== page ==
Basically, the big, marketable demographic that spends money on anime is a very narrow age range of teenagers to college aged kids, and Sazae-san, Doraemon, and Chibi Maruko-chan all aim quite a bit younger and broader. Add to that the lack of success for similar ventures - Case Closed and Shin-chan - and you can see why no Western licensors have taken the bait on those particular properties yet. In some cases, not for lack of trying, either. These are the biggest cash cows in the Japanese anime world, and I'm sure each of their Japanese licensors would love nothing more than to eke out a couple of extra bucks by shopping them around the world, but the Western market is clearly wrong for them, at least at the moment.
Now is the pre-determined time in the column where I feign some sort of throat illness and lie down, giving YOU, the readers, time to respond to my carefully-constructed queries!
Last week, I wanted to GIVE YOU ALL THE POWER IN THE WORLD. The anime and manga world, I mean. Which isn't much, but - just take it anyway.
We begin with the always reliable Ahren, who exaggerate all he wants - that's part of the fun, brother!
I could have provided an answer for last weeks question, but you've already heard me talk about how School Days forever ruined my chance at finding happiness with it's horrible ending so onto this week's answer. This answer is gonna be somewhat nonsensical so don't take it too seriously!
My studio will be called: Perfect Project Studio because the customers expect perfection and I demand it!
The projects we make will vary with whatever's popular at the time. Some action series, comedy, horror, etc. Although a series that has a new and creative concept will always be accepted. Harem comedies are a guilty pleasure of mine but I will only work on ones that at least stand out from others. If my studio was also making the animation and if the world was a perfect place and money wasn't an issue then I would hire Richard Williams and/or animators that worked under him because I would love to see what professionals like them could do with the animation in anime (wait would it still qualify as anime then?).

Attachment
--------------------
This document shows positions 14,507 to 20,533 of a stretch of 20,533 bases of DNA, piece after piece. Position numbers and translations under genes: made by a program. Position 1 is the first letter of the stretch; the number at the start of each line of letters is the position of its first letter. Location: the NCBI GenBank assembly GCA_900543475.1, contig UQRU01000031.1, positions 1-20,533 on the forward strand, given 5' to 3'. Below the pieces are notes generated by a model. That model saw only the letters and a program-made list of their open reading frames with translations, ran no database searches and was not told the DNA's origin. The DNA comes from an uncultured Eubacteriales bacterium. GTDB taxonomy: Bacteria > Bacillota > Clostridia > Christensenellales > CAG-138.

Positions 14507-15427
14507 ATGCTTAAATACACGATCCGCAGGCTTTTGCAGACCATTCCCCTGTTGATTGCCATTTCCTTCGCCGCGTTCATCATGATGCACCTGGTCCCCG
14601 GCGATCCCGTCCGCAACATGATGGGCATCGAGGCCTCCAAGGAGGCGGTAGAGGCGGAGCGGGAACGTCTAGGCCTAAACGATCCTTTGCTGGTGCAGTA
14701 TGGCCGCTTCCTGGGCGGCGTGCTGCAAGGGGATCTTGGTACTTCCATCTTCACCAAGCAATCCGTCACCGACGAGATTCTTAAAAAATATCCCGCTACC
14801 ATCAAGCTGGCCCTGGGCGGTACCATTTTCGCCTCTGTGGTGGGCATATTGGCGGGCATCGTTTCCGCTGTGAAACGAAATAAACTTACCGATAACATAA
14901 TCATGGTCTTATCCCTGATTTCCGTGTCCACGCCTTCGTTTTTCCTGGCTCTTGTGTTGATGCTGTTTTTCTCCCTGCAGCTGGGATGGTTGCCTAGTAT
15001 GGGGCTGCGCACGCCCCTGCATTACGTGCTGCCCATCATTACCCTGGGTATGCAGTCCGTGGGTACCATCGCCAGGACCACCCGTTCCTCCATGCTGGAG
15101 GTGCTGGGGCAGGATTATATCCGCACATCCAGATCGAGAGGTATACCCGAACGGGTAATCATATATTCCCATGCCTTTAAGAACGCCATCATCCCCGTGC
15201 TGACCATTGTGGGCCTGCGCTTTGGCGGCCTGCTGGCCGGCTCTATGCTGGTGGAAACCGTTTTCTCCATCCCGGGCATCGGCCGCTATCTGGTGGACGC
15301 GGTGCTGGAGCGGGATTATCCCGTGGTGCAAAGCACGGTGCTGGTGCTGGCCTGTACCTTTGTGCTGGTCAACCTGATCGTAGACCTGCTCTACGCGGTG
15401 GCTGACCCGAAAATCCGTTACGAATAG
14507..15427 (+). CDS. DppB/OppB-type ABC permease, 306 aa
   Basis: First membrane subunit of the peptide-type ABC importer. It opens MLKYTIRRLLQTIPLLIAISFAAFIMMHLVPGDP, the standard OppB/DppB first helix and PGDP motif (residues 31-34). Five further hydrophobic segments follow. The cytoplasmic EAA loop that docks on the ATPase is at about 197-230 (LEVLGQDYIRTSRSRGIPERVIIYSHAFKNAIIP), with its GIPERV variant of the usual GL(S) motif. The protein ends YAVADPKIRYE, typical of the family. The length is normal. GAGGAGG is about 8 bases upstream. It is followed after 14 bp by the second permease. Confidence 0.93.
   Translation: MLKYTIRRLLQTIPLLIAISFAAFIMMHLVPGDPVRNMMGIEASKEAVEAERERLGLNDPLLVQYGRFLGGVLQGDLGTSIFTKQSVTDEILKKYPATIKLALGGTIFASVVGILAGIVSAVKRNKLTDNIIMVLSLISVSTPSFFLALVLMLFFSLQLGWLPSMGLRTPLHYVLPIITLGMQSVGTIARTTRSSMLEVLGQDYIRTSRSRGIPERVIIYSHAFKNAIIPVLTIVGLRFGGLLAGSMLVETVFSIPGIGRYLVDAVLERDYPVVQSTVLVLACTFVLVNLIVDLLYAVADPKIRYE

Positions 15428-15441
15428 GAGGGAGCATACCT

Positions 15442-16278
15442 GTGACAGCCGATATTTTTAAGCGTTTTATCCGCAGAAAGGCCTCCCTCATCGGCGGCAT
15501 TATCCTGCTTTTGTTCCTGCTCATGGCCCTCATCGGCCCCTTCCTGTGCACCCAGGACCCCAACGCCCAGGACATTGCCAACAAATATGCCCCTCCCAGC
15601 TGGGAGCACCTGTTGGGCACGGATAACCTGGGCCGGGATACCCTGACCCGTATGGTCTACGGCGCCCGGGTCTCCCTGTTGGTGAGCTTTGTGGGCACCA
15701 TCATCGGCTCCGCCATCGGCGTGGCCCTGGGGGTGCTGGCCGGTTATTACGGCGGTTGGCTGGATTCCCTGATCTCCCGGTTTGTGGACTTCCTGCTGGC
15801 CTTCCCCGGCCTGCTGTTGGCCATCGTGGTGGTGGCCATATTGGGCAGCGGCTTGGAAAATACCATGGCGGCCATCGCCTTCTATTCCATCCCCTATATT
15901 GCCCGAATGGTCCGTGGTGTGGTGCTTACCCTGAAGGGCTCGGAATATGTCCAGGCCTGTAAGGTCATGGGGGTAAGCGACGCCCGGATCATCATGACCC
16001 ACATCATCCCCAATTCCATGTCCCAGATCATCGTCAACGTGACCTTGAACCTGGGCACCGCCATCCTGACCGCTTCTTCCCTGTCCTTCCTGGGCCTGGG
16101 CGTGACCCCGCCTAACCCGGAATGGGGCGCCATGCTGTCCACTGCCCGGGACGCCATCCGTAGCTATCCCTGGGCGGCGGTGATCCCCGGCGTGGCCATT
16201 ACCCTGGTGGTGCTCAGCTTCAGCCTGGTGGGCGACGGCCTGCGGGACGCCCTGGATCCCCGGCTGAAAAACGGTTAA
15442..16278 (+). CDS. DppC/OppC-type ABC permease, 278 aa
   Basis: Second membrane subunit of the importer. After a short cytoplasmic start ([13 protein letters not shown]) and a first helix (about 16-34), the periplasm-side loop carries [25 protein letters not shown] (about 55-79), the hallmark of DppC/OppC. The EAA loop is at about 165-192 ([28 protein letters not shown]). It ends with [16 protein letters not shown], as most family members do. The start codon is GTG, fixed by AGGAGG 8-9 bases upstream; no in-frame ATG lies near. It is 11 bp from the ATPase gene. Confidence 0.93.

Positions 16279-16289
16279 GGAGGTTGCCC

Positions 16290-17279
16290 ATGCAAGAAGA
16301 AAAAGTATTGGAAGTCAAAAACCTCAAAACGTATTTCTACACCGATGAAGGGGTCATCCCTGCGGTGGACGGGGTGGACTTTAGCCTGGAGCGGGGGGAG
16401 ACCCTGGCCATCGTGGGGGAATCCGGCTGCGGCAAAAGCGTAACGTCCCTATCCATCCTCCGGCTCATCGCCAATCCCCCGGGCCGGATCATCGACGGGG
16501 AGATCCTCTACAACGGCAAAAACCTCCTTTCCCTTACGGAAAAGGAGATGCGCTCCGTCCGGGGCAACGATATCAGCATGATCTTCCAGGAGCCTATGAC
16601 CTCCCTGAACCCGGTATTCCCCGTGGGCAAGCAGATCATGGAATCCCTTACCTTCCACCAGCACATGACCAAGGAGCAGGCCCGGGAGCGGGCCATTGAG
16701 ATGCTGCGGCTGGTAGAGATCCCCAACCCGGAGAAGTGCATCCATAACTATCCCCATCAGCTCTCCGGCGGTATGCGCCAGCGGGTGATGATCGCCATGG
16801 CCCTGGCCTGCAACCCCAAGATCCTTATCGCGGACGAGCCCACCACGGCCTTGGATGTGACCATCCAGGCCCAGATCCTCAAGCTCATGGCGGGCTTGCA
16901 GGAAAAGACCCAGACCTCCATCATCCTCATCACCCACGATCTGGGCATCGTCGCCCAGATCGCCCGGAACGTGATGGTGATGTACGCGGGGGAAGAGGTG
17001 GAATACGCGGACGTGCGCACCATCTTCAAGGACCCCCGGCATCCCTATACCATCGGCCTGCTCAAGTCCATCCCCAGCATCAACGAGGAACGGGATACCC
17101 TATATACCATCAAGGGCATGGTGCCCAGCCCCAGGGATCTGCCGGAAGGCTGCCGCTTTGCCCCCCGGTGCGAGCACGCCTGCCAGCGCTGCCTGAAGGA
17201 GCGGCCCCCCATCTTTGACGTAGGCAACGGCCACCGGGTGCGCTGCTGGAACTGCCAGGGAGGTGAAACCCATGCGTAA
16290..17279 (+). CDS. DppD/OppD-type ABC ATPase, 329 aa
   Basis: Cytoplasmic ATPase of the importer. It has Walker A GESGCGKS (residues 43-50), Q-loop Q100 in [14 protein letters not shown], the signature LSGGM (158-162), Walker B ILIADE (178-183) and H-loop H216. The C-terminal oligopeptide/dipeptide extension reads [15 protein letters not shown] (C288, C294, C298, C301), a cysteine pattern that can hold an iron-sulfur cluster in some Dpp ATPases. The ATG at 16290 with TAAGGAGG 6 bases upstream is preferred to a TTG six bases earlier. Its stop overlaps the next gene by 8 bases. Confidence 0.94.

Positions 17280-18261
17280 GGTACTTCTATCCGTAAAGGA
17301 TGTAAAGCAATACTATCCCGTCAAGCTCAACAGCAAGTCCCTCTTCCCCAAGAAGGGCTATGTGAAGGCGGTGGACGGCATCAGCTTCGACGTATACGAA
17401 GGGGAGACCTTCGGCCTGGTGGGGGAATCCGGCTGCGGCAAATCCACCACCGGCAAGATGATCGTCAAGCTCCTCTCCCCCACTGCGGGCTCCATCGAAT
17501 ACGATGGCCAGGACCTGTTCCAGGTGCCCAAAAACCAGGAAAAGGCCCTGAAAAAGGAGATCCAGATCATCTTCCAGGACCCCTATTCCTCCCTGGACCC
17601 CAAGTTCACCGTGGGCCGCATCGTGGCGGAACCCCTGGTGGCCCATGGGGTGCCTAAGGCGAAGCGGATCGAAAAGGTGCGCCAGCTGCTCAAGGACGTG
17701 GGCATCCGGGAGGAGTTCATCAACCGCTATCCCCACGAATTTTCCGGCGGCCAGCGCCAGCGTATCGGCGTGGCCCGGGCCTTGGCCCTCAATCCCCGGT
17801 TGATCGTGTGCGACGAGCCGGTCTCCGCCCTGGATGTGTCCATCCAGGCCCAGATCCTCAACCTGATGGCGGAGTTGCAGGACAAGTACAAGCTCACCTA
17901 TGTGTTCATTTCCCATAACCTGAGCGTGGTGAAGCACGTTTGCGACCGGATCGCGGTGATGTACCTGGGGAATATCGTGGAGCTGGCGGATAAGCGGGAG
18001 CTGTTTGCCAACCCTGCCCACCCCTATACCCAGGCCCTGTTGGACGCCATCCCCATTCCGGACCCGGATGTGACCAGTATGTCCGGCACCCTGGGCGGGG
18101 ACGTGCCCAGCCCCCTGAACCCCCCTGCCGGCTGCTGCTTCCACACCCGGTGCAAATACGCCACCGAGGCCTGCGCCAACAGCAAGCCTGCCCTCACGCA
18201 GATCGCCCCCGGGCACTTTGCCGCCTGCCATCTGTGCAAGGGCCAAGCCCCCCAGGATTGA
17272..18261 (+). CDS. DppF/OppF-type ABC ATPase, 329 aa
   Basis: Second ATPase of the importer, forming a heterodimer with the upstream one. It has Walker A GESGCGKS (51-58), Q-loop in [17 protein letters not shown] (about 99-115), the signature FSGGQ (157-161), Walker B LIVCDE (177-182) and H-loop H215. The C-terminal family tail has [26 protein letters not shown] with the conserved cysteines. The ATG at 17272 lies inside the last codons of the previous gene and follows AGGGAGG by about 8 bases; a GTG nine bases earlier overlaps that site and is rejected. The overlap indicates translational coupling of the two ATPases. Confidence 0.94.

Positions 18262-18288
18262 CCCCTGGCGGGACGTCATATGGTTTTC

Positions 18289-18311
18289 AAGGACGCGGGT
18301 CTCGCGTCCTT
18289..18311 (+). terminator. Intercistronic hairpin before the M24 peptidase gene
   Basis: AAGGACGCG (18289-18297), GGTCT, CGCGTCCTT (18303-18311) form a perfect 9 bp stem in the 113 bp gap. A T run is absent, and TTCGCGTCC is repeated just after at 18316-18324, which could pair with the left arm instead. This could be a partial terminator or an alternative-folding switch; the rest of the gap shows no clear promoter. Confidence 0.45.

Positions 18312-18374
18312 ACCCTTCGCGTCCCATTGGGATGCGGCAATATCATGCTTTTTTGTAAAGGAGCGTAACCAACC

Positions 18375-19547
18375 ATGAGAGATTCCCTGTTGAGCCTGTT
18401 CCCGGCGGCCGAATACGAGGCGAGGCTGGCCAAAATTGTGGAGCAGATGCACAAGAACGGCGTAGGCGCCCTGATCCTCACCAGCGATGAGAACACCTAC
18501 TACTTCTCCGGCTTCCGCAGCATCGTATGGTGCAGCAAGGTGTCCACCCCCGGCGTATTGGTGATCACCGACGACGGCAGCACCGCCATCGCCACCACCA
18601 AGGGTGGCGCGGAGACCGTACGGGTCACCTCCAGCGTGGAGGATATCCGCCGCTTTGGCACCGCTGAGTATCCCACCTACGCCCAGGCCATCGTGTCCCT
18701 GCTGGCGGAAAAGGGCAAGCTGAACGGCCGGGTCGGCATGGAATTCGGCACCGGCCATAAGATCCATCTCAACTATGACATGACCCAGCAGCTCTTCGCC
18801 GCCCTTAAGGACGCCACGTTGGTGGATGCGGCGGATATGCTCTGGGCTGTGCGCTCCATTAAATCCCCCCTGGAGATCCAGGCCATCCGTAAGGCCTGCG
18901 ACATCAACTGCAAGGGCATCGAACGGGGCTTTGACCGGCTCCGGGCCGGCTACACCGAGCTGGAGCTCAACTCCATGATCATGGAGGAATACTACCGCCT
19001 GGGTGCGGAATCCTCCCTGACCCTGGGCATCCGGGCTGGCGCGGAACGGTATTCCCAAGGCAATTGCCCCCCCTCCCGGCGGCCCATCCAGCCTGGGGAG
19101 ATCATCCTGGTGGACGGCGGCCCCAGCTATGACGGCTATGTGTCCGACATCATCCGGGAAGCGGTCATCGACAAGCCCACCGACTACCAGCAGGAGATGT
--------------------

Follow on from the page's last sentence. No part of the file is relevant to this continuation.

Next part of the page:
My studio will also do all it's voice recording for the shows. I will be directing the voice acting and I have my own personal guideline for what I consider acceptable voice acting. First they must be able to shift their voice tone higher or lower for different characters, after all if a voice actor or actress is able to sound completely different on various projects then they have greater value. They must be able to speak normally in whatever voice tone they use. They must be able to handle a variety of different emotions. Also they must be able to handle a crying scene that can convince even me (which would require well-timed voice tone changes and stutters as well as the properly timed hiccup and sniffle). If an actor or actress has difficulty with handling a scene where a character cries or is in pain I will be happy to assist them WITH MY CANE, then they will really sound convincing (don't take this seriously. I'm not really an abusive person)!
If my studio was an American company licencing anime for American audiences then I would need to look over the writing. I prefer a translation that is somewhat creative, but doesn't change the original work. Another point is that the writers MUST make up their minds as to which order names are spoken (Western order: given name then family name or eastern order: the opposite. The writers for Funimation's translation of One Piece couldn't make up their minds on this).
So that's what my anime studio would be like more or less, I was exaggerating a bit.
There's never enough mayhem to satisfy the kiddies, Chris:
Were I able to run my own anime studio:
-- Personnel: More or less fungible; everyone wants the Big Names, but are they necessarily the best for the projects one wants to do? In my case, I doubt it. So I'm not going to concern myself with it.
-- Projects: In the words of a famous person, "Oh, myyyyy...."
I am a fan of Military SF, and Space Opera, authors; which means there is exactly zero chance of my ever seeing any of the books I read made into feature films or TV series. Running my own anime studio, on the other hand... well, here's a short list of projects which would appear:
_Hammer's Slammers_ (various novellas), David Drake
_Countdown: The Liberators_ and its sequels, Tom Kratman
_Darkship Thieves_ and its sequels, Sarah Hoyt
"Ripple Creek", Michael Z. Williamson
"Daniel Leary", David Drake
Too name but a few. Enough violence and mayhem to satisfy the kiddies; enough actual thinking to satisfy the adults.
David continues the universe's quest to make me feel guilty for Not Knowing Enough about Moto Hagio:
If I had a studio, I'd want to dig into the glory days of 1960's and 1970's gekiga/story manga -- back when there were more manga written like novels and fewer written as "let's-see-how-long-we-can-run-with-this" cash cows. Back then, it was usually the kid-friendly ones that got animated, so there's still a mother-lode of period dramas, mysteries, sports dramas, and love stories from that period that are still untouched.